On the designated date, the brother, Amitabh Bachchan, stood before him. One look at him, and Abbas was convinced that he had found his Anwar. When could he start, Abbas asked him. Bachchan was shocked. Everyone asked for pictures, made him appear for screen tests, and then turned him down saying that he was too tall, or just didn’t have the looks of a hero. No heroine would like to work with you, they said. But here was this renowned producer-director who had worked with Raj Kapoor, and he was willing to cast him without even testing him. The remuneration can’t be more than Rs.5000, Abbas explained, and there were six others who would play the lead alongside him. And he had to learn Urdu. If all this seemed ok to him, he could join them immediately. Bachchan was still trying to grasp all this. Would he like to look at some of his earlier tests? I don’t take tests, said K.A. Abbas, but hire artists on face value. They just needed to sign a contract. Could Amitabh read, Abbas wondered aloud, rhetorically? He was a Delhi University graduate, and even had a job in Calcutta which paid Rs.1400 per month, said Amitabh. He had quit. Why? What if Abbas hadn’t cast him?

On knowing his full name, Abbas realized he could only be the son of one man. “Are you related to Dr. Harivansh Rai Bachchan?” He is my father, replied Amitabh. Then he needed to get written permission from his father, Abbas insisted. Dr. Bachchan was a close friend of his and no way was he going to sign his son without his express consent. Abbas wrote a letter to Dr. Bachchan, requesting him to convey his decision via telegram. The reply came in three days. Dr. Harivansh Rai Bachchan said, “If he is working with you, I am happy. Amitabh Bachchan was signed for 5000 rupees as Anwar Ali. Because of the curious casting, everyone had to learn different languages. Utpal Dutt was proficient in Hindi and spoke a little Urdu as well, so picking up a smattering of Punjabi wasn’t too difficult. Jalal Agha had been in Bombay all his life, so Marathi culture and language wasn’t alien to him. Madhu, the Malayali actor, had the Herculean task of picking up a Bengali accent. Amitabh was to learn Urdu. In just a few days, he was fluent in the language. On the sets, he used to recite shayari in his booming baritone and the rest of the cast burst into applause.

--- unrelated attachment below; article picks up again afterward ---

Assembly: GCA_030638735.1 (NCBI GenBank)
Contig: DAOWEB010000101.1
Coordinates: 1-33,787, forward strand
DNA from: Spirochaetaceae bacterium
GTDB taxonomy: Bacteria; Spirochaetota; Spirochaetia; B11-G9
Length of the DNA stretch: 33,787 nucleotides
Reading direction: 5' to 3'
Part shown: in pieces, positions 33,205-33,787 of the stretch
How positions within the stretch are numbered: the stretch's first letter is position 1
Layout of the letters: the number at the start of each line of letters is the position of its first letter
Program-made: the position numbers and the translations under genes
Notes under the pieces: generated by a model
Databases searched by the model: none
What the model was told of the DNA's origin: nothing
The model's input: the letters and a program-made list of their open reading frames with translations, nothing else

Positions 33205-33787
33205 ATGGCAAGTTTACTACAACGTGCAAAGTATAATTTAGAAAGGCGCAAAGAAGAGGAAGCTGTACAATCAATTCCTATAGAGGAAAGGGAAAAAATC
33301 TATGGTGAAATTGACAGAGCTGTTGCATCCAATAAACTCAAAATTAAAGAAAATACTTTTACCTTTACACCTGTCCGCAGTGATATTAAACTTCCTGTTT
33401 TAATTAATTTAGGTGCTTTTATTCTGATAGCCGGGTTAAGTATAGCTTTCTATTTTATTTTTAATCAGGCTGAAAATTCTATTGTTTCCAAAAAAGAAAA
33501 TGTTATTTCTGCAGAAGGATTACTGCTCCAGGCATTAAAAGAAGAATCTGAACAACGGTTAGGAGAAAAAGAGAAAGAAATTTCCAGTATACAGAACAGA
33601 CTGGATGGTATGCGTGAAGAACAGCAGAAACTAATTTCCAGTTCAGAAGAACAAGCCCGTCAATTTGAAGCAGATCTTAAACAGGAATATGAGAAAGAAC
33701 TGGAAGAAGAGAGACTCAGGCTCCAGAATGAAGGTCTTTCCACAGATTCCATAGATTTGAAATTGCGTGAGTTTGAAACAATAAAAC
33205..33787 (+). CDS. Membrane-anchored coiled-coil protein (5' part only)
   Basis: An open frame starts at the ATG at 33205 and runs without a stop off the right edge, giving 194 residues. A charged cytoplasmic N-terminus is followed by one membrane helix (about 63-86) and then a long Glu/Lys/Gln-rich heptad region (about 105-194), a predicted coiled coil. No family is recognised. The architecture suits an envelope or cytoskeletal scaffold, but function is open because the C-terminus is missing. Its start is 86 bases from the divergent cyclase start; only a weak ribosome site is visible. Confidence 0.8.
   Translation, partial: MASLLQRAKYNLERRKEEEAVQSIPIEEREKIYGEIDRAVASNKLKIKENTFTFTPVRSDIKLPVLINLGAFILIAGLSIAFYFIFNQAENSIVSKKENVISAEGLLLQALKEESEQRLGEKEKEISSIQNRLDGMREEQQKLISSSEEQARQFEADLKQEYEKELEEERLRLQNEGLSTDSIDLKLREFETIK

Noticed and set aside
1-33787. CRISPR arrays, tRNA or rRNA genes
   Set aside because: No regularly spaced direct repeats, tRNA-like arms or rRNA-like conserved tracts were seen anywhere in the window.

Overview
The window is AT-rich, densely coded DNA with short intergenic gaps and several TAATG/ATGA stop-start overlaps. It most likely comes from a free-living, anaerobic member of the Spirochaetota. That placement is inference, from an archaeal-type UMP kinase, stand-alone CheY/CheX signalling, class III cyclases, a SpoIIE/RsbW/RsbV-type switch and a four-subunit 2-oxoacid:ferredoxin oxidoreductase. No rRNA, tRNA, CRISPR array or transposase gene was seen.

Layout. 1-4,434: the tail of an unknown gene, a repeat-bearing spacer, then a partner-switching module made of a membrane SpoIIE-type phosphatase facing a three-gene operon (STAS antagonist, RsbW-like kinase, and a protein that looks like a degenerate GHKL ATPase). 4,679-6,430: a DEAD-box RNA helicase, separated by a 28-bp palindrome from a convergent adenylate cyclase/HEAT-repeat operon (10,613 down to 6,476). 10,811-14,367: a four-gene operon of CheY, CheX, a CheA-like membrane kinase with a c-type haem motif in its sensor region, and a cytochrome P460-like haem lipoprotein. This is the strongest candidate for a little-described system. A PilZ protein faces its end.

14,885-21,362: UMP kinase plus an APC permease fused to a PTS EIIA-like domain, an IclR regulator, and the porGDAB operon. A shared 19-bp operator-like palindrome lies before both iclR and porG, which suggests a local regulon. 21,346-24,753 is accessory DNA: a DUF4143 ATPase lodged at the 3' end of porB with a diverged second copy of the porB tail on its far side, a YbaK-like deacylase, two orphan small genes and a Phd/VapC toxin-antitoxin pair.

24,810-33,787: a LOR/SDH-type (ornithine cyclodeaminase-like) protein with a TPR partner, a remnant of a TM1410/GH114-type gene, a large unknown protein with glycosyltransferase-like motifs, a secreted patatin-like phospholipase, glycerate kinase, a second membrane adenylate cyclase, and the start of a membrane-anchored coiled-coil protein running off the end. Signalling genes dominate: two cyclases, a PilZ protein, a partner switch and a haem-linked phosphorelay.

According to Abbas, this mixing up of cultures and languages was important. He later wrote, “because we wanted to show that all Indians were one at heart; just change the name and accent and Bengali becomes Punjabi, and UPite becomes Tamil, and Hindu becomes Muslim.” The team was to leave for Goa via train. Everyone congregated at Dadar station, when Amitabh arrived with his coolie, panting with a heavy suitcase perched on his head. On enquiring about the contents, he said along with the essentials, it contained a letter pad, a packet of stamped envelopes, and an alarm clock. Every night, he wrote a letter to his mother, detailing the happenings of the day. Saat Hindustani was a far cry from modern film productions in Goa. They didn’t even have the money to book a half-decent hotel in Goa. They rented a dak bungalow, and everyone slept on the floor, side by side. Only exception to this was Utpal Dutt, his wife, and Shahnaz. Amitabh Bachchan, who had only his experience in theatre to fall back on, gave an assured performance as Anwar Ali. Towards the end, despite enduring unspeakable torture from his captors, he doesn’t budge. There was a scene where he had to hang on to a rope from a mountain peak. There was no proper harnessing and modern safety measures weren’t available. Abbas had arranged for a stunt guy but secretly hoped that Bachchan would take it up himself, as it would look more authentic. Amitabh Bachchan refused to let the stunt double do what he perceived as his own job. He did his own stunt that day, and K.A. Abbas grinned ear to ear. This protégé of his would go a long way. Little did he know!

Amborish is a National Film Award winning writer, biographer and film historian.